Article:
“Time was when Will Sachtleben was a popular hero in Alton, known to everyone. His fame was nationwide, and wider still, because of his daring deeds.”
— Editor Paul Cousley, writing in the Alton Evening Telegraph, Oct. 29, 1952
Seldom do I come across a book that appeals to me on multiple plains of interest: cycling, travel, adventure, history, mystery — and my hometown in Illinois.
Such is a forthcoming book by David V. Herlihy called The Lost Cyclist: The Epic Tale of an American Adventurer and His Mysterious Disappearance, due out on June 18 from Houghton Mifflin Harcourt (336 pages, $26).
It’s a gripping yarn set in the golden age of cycling — the 1890s, before the bicycle was displaced by the automobile in the first decade of the 20th century.
It tells the story of Frank Lenz of Pittsburgh, who went missing on a round-the-world trek by bicycle, and William Sachtleben, a veteran globe-girdling cyclist who was dispatched to find him.
Of particular interest to me is that Sachtleben was from Alton, Ill., my native town, and of the same German stock as my forebearers.
I was already familiar with the story of Lenz, who was the subject of a nice piece by Geof Koss in the January 2009 edition of Adventure Cyclist magazine, “The Last Ride of Frank Lenz.”
It was from that story that I learned that Sachtleben was from Alton. He was born in the Mississippi River town, just upstream from St. Louis, on March 29, 1866, of German parentage. Alton and St. Louis at the time had large communities of German immigrants.
It was through exchanges of e-mails with David, about Alton people and places, that I learned that Sachtleben had graduated from Alton High School, the cross-town rival of my alma mater, Marquette High School.
I also learned that the house where Sachtleben lived still exists at the corner of Seventh and Langdon streets. That’s only a few blocks from St. Mary’s Catholic Church, which was called “the German church” when my paternal grandparents were married there in 1907.
After reading Koss’s piece in Adventure Cyclist in January, I did a bit of my own research and found that Sachtleben was well enough known in the 1890s to merit a lengthy story in The New York Times on March 1, 1895, the eve of his departure on the quest to find Lenz.
These trips by bicycle in the 1890s, it seems, drew the same sort of media attention as flights by pioneer aviators a generation later.
“Sachtleben will cover himself with glory should he succeed in his search for Lenz,” the Times story said. “All wish him good luck in his undertaking.”
Rather than disclose whether Sachtleben succeeded, I’ll leave it to David to unravel the mystery of Lenz’s disappearance, which he does admirably through diaries, letters, newspaper clippings and witness testimony. It’s an intriguing tale of mind-boggling adventure in a bygone era by men now largely forgotten in their hometowns.
As one who bicycled across the United States last fall, hauling all my gear, I have some inkling of what inspired these travelers in the infancy of long-distance bicycle touring. But bicycle tourists of today, especially in North America and Europe, seldom face the sort of challenges that these intrepid adventurers had to deal with at the end of the 19th century: primitive roads, trackless deserts, bandits, hostile and xenophobic locals, and mountain passes and roaring rivers that required the portage of bicycles and gear.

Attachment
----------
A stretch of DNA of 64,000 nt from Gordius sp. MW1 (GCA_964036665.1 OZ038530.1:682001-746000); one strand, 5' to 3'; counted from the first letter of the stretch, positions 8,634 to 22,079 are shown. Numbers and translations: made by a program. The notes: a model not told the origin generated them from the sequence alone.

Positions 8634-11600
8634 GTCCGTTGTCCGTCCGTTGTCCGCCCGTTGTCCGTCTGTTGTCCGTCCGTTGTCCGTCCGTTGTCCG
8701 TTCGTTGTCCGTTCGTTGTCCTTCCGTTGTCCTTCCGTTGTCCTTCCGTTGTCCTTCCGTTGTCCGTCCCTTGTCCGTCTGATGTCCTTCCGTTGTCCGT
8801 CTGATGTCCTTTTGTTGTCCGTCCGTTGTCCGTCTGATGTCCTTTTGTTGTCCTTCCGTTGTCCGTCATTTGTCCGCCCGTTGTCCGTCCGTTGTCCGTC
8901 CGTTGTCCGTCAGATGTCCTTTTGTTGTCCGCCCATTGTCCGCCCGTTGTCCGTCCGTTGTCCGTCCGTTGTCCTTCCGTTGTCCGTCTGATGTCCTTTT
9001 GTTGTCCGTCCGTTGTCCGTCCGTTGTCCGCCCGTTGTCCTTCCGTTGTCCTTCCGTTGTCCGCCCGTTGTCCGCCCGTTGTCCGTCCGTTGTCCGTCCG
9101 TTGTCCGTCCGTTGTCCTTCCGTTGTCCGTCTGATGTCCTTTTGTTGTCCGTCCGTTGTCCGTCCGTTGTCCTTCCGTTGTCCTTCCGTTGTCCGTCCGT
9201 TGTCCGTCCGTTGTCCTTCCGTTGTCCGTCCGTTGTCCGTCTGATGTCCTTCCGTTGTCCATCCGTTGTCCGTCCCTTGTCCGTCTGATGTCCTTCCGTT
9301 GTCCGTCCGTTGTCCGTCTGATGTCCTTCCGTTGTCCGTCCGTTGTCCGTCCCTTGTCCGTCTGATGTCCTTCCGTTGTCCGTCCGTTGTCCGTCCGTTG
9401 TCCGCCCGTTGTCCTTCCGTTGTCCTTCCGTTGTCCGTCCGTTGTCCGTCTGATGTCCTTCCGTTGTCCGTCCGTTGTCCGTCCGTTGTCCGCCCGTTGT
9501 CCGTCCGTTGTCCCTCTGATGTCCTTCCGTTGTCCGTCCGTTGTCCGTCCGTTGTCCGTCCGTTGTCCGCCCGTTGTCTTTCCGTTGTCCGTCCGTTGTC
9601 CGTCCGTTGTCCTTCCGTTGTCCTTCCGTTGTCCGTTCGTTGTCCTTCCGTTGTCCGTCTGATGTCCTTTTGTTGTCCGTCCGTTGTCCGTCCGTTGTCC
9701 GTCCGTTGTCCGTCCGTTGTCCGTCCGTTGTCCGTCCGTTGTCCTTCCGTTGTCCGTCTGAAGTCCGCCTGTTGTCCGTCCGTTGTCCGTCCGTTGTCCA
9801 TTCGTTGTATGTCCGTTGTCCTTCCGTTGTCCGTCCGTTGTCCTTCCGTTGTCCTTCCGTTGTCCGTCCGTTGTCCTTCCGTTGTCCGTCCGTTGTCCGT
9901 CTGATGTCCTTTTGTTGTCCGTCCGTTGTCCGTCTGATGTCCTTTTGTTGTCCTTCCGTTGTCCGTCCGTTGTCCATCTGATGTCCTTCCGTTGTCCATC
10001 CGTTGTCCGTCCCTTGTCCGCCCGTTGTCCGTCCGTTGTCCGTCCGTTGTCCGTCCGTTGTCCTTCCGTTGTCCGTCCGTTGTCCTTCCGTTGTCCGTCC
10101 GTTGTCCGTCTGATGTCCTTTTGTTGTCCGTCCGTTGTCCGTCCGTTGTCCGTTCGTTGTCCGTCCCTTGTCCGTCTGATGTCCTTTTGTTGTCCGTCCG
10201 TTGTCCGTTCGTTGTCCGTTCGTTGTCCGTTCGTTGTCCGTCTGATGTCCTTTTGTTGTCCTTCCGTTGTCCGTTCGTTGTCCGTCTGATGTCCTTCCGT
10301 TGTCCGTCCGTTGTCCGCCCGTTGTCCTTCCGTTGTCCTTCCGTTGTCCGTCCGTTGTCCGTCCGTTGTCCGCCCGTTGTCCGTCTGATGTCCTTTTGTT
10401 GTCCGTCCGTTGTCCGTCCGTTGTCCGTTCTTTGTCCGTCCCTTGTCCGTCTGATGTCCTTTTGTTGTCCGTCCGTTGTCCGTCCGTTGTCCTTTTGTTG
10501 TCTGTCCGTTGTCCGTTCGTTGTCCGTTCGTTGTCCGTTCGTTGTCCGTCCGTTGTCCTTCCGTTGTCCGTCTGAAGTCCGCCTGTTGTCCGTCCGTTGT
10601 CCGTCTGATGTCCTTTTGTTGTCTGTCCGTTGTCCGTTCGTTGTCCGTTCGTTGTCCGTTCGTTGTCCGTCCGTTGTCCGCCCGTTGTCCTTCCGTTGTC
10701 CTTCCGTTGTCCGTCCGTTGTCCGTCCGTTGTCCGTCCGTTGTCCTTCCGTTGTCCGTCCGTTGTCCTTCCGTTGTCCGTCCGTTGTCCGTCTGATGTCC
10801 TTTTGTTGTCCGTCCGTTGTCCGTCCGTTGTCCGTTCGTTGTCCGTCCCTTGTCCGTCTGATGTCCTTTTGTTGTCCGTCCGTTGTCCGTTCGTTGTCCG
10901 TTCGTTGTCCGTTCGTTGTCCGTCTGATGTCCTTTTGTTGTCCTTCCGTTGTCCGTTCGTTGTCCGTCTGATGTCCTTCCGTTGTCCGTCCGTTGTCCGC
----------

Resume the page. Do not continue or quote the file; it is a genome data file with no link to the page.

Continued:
David weaves together two separate journeys — that of Lenz, who set out from Pittsburgh in the spring of 1892 to cycle around the world east to west and disappeared in eastern Turkey in May 1894, and another trek by Sachtleben and college classmate Thomas Allen, who were already on the road, traveling west to east, when Lenz began his solo trip.
After it became apparent that Lenz had dropped off the map somewhere in Turkey, during the turbulent dying days of the Ottoman Empire, public pressure built for The Outing Magazine of New York, the sponsor of Lenz’s trip, to mount an expedition to find him. Sachtleben, newly returned from his own round-the-world journey, was picked for the job.
Not only is the hunt for “The Lost Cyclist” a wonderful tale in the vein of Henry Morton Stanley‘s search for Dr. David Livingstone in the heart of Africa in 1871, it’s also a fascinating treatise on the rapid development of bicycle technolgy in the 1890s.
The “safety bicycle” — with two wheels of roughly equal size — was displacing the “high wheeler,” or “penny farthing,” which had a huge front wheel and a small rear wheel. Also, cyclists were experimenting with, at first, hard rubber tires that replaced wooden wheels and then with “pneumatic” tires, the inflatable sort that we know today.
Who better to tell this part of the story than Herlihy. His 2004 book Bicycle, a history of the “mechanical horse,” has become a classic among bike aficianados.
But one doesn’t have to be a cyclist — or from Alton, Ill. — to enjoy The Lost Cyclist. It would be of interest to anyone with a love of history, travel and adventure.
And it’s a riveting whodunit, to boot!
(For another review of The Lost Cyclist, see the Web site Bicycle Fixation.)